Collapsed Hanford Site Tunnel Stabilized

Work to fill the collapsed storage tunnel at the Hanford site in Washington state with a grout-like substance has been completed, the Department of Energy said.

Hanford SiteA storage tunnel that holds eight railroad cars loaded with radioactive waste from the PUREX processing plant on site, which was shut down in the 1950s, was found partially collapsed in May. It was immediately filled with soil and sand after workers on the Hanford campus spent several hours indoors in buildings with ventilation systems sealed on the possibility that radioactive contamination had become airborne. It had not and the site was declared safe for workers, while a long-term solution was sought for the collapsed tunnel.

The concrete-like grout has been used before on the Hanford campus as a way to stabilize hazardous material. In the future, the substance and the entombed equipment and railroad cars can be sawed into manageable pieces. This is considered a more difficult cleanup than moving the radioactive equipment without the grout in place.

The tunnel was held up by beams made of wood treated with creosote. It is believed these beams were weakened by the radioactivity over time. A similar 1,700-feet long tunnel nearby constructed with steel beams holds 28 railroad cars loaded with radioactive materials, according to the Bellingham Herald. While considered sturdier than the tunnel that collapsed, a recent study prompted by the first tunnel collapse indicated that the second tunnel, as well, is at risk of collapsing.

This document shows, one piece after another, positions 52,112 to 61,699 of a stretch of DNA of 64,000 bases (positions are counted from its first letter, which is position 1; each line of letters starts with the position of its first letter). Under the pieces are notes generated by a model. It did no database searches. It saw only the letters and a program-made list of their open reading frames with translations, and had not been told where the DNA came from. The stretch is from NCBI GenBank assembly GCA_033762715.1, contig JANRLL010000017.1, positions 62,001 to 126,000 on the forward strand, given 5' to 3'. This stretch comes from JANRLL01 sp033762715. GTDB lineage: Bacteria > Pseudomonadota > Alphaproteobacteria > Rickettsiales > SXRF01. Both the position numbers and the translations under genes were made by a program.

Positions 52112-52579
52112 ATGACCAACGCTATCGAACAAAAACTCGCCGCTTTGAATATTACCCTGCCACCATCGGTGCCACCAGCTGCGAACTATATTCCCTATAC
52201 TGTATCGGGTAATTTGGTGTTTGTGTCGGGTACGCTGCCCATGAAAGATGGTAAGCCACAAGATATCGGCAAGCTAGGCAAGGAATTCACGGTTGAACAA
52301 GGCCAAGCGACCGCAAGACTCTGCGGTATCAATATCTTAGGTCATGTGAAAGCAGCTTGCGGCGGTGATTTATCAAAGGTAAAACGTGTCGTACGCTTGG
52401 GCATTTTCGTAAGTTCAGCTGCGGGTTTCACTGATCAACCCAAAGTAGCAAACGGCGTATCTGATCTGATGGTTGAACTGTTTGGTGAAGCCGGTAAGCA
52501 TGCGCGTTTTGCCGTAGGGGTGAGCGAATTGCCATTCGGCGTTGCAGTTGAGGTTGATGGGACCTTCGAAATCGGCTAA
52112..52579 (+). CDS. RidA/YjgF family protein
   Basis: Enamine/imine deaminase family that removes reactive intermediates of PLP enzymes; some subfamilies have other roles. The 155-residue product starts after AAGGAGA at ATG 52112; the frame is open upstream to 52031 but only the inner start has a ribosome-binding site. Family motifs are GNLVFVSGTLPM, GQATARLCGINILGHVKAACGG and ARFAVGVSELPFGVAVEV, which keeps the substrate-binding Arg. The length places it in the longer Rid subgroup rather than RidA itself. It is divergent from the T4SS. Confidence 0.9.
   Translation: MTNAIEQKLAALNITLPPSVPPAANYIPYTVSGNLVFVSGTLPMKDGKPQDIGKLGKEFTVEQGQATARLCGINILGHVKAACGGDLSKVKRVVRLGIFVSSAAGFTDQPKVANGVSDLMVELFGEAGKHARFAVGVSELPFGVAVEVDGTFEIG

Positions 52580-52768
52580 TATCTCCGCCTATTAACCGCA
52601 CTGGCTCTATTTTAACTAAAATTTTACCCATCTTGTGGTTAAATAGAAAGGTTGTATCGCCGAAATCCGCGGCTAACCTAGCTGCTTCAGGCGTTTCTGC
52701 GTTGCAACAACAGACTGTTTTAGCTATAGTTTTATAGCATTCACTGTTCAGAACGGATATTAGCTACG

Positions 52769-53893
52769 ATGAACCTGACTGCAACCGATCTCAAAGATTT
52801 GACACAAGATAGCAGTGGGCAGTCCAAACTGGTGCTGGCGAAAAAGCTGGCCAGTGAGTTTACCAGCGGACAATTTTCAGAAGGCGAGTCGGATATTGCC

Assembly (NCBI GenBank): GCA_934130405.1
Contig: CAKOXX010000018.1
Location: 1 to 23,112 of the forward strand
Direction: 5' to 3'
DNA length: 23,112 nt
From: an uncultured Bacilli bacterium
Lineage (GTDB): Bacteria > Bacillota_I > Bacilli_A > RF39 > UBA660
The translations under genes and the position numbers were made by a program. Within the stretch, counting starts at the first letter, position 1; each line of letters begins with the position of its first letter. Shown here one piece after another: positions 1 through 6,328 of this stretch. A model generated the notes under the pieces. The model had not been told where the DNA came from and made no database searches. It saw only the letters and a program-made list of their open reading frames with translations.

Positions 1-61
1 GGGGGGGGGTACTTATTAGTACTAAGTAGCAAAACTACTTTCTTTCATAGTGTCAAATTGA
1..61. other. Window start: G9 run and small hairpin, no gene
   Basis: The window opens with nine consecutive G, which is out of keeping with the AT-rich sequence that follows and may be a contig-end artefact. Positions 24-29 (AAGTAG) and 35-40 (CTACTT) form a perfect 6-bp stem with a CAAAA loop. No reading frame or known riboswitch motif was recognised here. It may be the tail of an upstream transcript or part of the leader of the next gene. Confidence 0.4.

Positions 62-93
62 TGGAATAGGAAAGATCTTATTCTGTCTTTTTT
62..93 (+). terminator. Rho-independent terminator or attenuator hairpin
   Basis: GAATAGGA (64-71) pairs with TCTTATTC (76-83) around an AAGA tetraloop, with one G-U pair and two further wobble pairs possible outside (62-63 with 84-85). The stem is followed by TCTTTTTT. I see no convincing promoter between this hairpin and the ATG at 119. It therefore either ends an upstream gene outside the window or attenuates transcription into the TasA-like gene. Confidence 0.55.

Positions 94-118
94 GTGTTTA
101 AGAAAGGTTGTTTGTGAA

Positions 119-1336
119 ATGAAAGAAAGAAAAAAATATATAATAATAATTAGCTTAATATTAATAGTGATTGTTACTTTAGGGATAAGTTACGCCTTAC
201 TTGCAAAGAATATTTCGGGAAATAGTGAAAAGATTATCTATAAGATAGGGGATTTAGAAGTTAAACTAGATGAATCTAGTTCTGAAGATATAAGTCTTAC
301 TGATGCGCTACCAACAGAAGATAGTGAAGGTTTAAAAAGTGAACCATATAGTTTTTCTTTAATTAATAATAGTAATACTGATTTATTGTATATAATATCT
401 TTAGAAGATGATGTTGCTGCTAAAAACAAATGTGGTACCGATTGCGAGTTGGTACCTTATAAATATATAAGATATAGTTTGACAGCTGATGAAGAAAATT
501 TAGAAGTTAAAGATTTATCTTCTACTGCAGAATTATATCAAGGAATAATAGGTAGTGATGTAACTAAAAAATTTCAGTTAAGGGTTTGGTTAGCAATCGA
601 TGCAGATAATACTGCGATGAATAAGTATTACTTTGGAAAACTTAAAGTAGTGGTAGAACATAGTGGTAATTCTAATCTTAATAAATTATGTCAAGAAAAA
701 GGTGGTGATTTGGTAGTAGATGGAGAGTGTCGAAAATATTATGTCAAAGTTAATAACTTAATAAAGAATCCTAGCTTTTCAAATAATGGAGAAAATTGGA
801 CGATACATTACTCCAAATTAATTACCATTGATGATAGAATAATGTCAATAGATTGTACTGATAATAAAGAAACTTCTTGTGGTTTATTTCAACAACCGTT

Discussions are underway on how to handle that predicament. Options under consideration include filling that tunnel with grout, moving the waste from the tunnel, collapsing the tunnel intentionally or building a sarcophagus on top of the tunnel.

The tunnel that collapsed is 360-feet long. Grout pouring began on Oct. 3 and was soon halted after the initial back fill material began to give way. The grout mixture was then changed to include more soil, giving it more structure until it hardened.

To avoid having lighter material float to the top of the grout, the grout was poured in layers and allowed to harden in stages, one layer at a time. One end of the tunnel ended up with 12 layers of grout, while the other end was completed with 18 layers.

The work, which was completed several weeks ahead of schedule, was contracted to CH2M Hill Plateau Remediation Co., which, in turn, subcontracted the grout injection work to Richland, Wa., company Intermech.

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